“To describe the current situation as ‘positive’ is a little optimistic. It also misses a key-point. The figures the market is celebrating come from a very low ebb. A year ago the market was still recovering the botched Budget of Kwasi Kwarteng which shook the property sector to its foundations.

We’ve moved on from there but we could be in danger of thinking things are better than they are.

Nearly halfway into 2024, it is beginning to look like the year will mostly be one of consolidation and stabilisation. The inflation rate is falling and wages are rising. This is good news. But very few people feel better off than they did two or three years ago and we look unlikely to reverse that feeling any time soon.”

Pinpointing who the current winners are he said that right now the market is being “buoyed up by cash purchasers” who “currently account for over 30% of sales”. He added:

“It was more like 20% until 2022. So cash-buyers are king right now. The market is becoming more weighted in favour of those fortunate enough not to need a mortgage, be it investors, overseas buyers or downsizers.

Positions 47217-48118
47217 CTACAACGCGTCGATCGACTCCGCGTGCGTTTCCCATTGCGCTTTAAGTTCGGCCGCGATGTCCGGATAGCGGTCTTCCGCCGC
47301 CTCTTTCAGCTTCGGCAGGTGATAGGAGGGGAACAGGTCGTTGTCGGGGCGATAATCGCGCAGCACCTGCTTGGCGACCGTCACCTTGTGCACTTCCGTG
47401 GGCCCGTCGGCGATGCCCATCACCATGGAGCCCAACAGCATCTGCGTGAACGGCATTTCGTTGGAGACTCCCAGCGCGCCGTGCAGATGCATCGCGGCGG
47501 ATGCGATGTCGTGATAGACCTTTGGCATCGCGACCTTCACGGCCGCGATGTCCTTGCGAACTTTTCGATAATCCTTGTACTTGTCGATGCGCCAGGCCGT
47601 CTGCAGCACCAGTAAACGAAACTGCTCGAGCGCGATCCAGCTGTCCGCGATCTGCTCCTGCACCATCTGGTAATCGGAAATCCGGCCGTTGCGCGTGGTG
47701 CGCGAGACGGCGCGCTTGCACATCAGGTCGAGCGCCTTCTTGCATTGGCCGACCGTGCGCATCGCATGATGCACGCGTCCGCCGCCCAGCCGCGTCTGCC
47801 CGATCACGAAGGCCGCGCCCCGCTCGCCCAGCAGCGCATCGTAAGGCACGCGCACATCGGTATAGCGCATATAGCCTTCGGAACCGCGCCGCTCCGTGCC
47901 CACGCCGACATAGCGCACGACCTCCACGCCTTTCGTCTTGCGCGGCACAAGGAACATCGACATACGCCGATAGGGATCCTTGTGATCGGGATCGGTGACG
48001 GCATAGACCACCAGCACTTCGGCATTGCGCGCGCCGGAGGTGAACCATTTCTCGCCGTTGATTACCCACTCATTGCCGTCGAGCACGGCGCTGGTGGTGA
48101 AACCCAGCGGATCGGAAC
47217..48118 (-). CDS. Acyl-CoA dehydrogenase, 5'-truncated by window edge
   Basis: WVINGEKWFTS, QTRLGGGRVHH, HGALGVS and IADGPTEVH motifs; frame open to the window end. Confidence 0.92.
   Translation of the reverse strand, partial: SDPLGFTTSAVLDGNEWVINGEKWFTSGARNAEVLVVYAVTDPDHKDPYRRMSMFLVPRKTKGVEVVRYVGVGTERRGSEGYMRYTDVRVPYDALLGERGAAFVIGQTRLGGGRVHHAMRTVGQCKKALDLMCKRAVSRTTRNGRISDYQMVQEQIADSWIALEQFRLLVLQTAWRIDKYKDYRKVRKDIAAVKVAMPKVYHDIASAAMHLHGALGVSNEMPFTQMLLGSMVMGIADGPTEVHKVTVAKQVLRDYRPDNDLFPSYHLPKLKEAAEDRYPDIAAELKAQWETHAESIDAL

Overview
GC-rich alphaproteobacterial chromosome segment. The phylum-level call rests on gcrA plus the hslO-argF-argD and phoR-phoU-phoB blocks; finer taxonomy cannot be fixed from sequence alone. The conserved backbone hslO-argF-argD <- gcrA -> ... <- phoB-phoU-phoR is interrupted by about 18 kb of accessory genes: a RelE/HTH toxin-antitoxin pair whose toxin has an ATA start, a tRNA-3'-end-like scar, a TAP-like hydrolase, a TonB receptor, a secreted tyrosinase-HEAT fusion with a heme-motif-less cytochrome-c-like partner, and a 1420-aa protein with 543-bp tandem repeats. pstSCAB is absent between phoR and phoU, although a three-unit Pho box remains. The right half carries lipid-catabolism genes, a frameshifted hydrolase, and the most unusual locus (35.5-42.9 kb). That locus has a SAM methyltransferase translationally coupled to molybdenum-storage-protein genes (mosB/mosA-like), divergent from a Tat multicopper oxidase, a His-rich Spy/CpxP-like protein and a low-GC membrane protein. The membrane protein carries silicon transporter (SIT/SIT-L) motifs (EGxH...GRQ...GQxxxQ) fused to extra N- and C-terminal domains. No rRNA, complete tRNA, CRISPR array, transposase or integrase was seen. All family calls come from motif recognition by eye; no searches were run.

Many are also in a stronger position than they might otherwise be, thanks to unusual gains in the stock market, commodities, and even cryptocurrencies, perhaps the result of years of money printing by the world’s major economies. Much of this wealth needs to find a home and for many, that’s increasingly becoming bricks and mortar.

This is depressing for a standard buyer who tends to be someone looking to get out of the rental trap, someone looking to start a home with a new partner or looking to accommodate a growing family. Once inflation is factored in, the home-owning dream for many will become ever further out of reach.”